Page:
One of the joys of doing the Hewitt show is the email! I will not pass on the nice email (though it made my day) or the one email that said I was manifestly more foolish and senile than Robert Byrd! (You have to love the internet!)Here was a thoughtful caller with whom I did not complete a discussion. I append his email unedited, but with identifying features removed so zealots do not bother him: I am a Christian state trial court judge in x. I called onThurs, waited for 45 minutes, finally got on, and my phone pooped out! Dr. John Mark did an excellent job, and obviously raised a lotof interest in the Terry Schaivo issue. I was sorry to drop off the line, because I had much more tosay. I hope you will pass this on to Dr. Reynolds for any comments hemight have. I agree with much of Dr. Reynold’s (and I am sure your)position. The culture of death IS on the march, and the absence, in thatdeath community, of the gift of faith prevents their view of eternity,and causes them to concentrate on this earthly life as their onlyheaven. I am called upon at least monthly to face a “Terry Schaivo”decision, as are literally hundreds of both elected and appointed statetrial court judges across our nation. I stand for election every sixyears. By conviction, conscience and much prayer and pastoral advice, Ihave arrived at the same position as Dr. Reynolds. Removal of artificiallife support is biblically supportable, but removal of nutrition andhydration is not. Each case is viewed as it comes, but that generalprinciple applies as a default. Dr. Reynolds view of the judiciary, though, is not supportable.As I said on the program, man has NEEDED judges ever since the fall, tomake the most difficult decisions which confront him. To my knowledge,NO biblical pattern describes any other selection process thanappointment, as opposed to election. Every historic Christian confessionis in accord, at least with the need for civil magistrates. Judges havenever been experts in all things, and frankly were not Biblicallydesigned as such. Judges are, and always have been, society’s means ofdealing with insoluble problems. Dr. Reynolds asked me if there were any questions judges shouldnot be allowed to decide. My answer is that judges do not decide whichcases confront them. Others BRING us cases, and our task is to decidethem. I am not allowed to say ” Nope, not this one, this is God’s call.”ALL my cases are God’s call, and some judges realize that more thanothers. There are good judges, bad judges and a few that recognize thattheir power is granted by He who grants life and breath and all things,including appointment and election. I also can’t believe that Dr. Reynolds would believe that Terryor anyone else will die even one minute sooner than He has decreed. Yes,the pain of her family is good instruction, as is the Pope’s andeventually mine, and yes, God rejoices in the death of His saints, andyes, it is better to be in the house of mourning than the house of joy,because that is where eternality confronts unbelievers. But Hisappointed time, affected by a husband, parent or judge, will still beperfect. Only a few things truly evolve, but the law is one of them. Theliberal/conservative; strict constructionist/ activist; culture oflife/culture of death is best viewed as a pendulum, slowly andoccasionally, as it passes, accurately reflecting the culture of themoment. I hate abortion and I hate divorce, and I hate the currentsecular bent of the culture, but I (and many others) are called to sitin the gate, interpose justice as we are able, and attempt to serve ourLord in the capacity to which He has called us. The Constitution is not wrong because we see many things wedisagree with. The decision making process is not inappropriate becausemany civil magistrates don’t confess Christ. The election or appointmentof judges is not better or worse because we disagree with decisions thatare made. What IS wrong is unbelief, and what is wrong is fear. We MUSTcontinue to put Christ on display in all that we do, and howeverimperfectly we show His love and justice, we must not, as we seek tochange the culture, use the same tools that temporal man would use todeny eternity. To demonize the judiciary is not greatly different thanthe death culture’s demonization of people of faith. Until the perfectcomes, we must be builders of the imperfect, using the patterns He, ourLogos, has given us. I am deeply grateful for your work, and for Dr. Reynolds’. Judge XHere is a judge that would have my vote. I am not sure that we disagree very much. If he thinks I don’t respect judges or the judicial branch, then he misunderstood me. Why some of my best friends are judges!I do not intend to demonize the judicial branch per se, but the demonic judges who misuse their power to do evil. Sadly, I think that in many places there are many, many bad judges. Of course in some cases good judges are called to interpret very bad laws so that the problem is the legislature not the good judge. That is not the case in the Terri Schiavo problem. The executive and legislative branches have made it clear that they wish Schiavo to live.I believe that this one judge in Florida (who is elected) represents a problem for the judicial branch. He taints the whole by his actions.I think there are some issues beyond the scope of the civil magistrate. Judges should not have the power to kill innocent human life. Unelected bad judges on higher courts have given them that power. I am glad that some judges do not use it.I believe there are issues of jurisdiction here. Do judges have jurisdiction over every possible question a citizen might wish to bring to them? My point is not that the judicial branch (which should remain independent) is bad, but that such decisions are beyond their sphere of authority. If we must determine when life begins and ends (and there are some difficult ethical calls) that authority should be left to the lawmakers who are most directly accountable to the people.Granted this will still leave the job of interpretation of these laws to judges (as it should), but that is a much more limited role than that of a judge who can find a right to kill unborn babies in the Constitution.Bad laws make for hard decisions, I am sure. Leglislatures should clarify bad or unclear laws when it makes the job of a judge hard.Some judges (like our thoughtful writer above) are elected, as I pointed out on the show. However, the broad scope of what can be taken to court and the powers of the courts, have been decided by the Supreme Court of the United States or by the highest courts in the respective states. These men are much less representative of the culture of the state than the legislatures. When they legislate from the bench, they reduce the respect I have for this vital part of our government. Our writer does not do this. The judge in the Schiavo case did.This should infuriate every citizen.If we had more judges on the bench like the one who wrote me, there would be fewer horrors like the Terri Schiavo case. The voters of Florida should note this when going to the polls for the judges they can elect. They should also remember the power to appoint judges when they vote for the chief executive.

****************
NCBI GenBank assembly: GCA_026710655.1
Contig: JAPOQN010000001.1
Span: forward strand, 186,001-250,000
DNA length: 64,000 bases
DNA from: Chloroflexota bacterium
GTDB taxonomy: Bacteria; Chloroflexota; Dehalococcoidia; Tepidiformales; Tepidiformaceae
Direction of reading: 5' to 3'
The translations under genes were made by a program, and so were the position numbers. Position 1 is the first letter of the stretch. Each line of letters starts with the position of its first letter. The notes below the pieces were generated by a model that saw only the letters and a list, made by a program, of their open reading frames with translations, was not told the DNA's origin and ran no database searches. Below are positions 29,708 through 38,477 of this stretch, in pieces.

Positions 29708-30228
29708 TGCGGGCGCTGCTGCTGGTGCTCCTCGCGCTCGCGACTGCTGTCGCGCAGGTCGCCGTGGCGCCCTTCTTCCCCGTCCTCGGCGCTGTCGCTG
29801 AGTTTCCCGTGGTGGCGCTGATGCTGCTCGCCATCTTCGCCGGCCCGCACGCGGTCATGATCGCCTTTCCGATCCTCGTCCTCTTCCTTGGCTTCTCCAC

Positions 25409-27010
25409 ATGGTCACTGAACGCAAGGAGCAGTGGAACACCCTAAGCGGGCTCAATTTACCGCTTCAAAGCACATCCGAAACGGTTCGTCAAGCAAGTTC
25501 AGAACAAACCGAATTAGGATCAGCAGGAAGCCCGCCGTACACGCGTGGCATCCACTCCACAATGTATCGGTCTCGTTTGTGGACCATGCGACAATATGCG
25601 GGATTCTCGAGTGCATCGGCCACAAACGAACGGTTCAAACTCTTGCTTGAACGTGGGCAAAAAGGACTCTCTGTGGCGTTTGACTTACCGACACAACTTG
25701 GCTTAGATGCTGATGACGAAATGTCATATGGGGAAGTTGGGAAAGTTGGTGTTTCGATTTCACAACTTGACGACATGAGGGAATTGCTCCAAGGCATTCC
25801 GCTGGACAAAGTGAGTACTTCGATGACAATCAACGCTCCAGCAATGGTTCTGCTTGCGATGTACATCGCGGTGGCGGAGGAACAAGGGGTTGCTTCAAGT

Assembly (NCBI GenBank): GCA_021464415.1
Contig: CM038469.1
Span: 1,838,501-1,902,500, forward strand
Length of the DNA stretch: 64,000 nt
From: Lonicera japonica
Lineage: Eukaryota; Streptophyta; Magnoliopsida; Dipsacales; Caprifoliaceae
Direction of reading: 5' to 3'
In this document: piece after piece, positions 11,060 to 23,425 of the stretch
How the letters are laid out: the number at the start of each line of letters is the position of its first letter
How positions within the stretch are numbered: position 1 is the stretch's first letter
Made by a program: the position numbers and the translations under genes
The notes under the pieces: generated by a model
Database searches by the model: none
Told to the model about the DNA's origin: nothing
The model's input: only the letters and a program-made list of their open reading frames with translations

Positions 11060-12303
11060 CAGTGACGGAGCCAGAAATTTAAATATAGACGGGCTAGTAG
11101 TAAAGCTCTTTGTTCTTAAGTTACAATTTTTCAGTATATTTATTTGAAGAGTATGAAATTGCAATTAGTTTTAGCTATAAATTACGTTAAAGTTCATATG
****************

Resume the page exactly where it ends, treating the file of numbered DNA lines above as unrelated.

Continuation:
Essay / Culture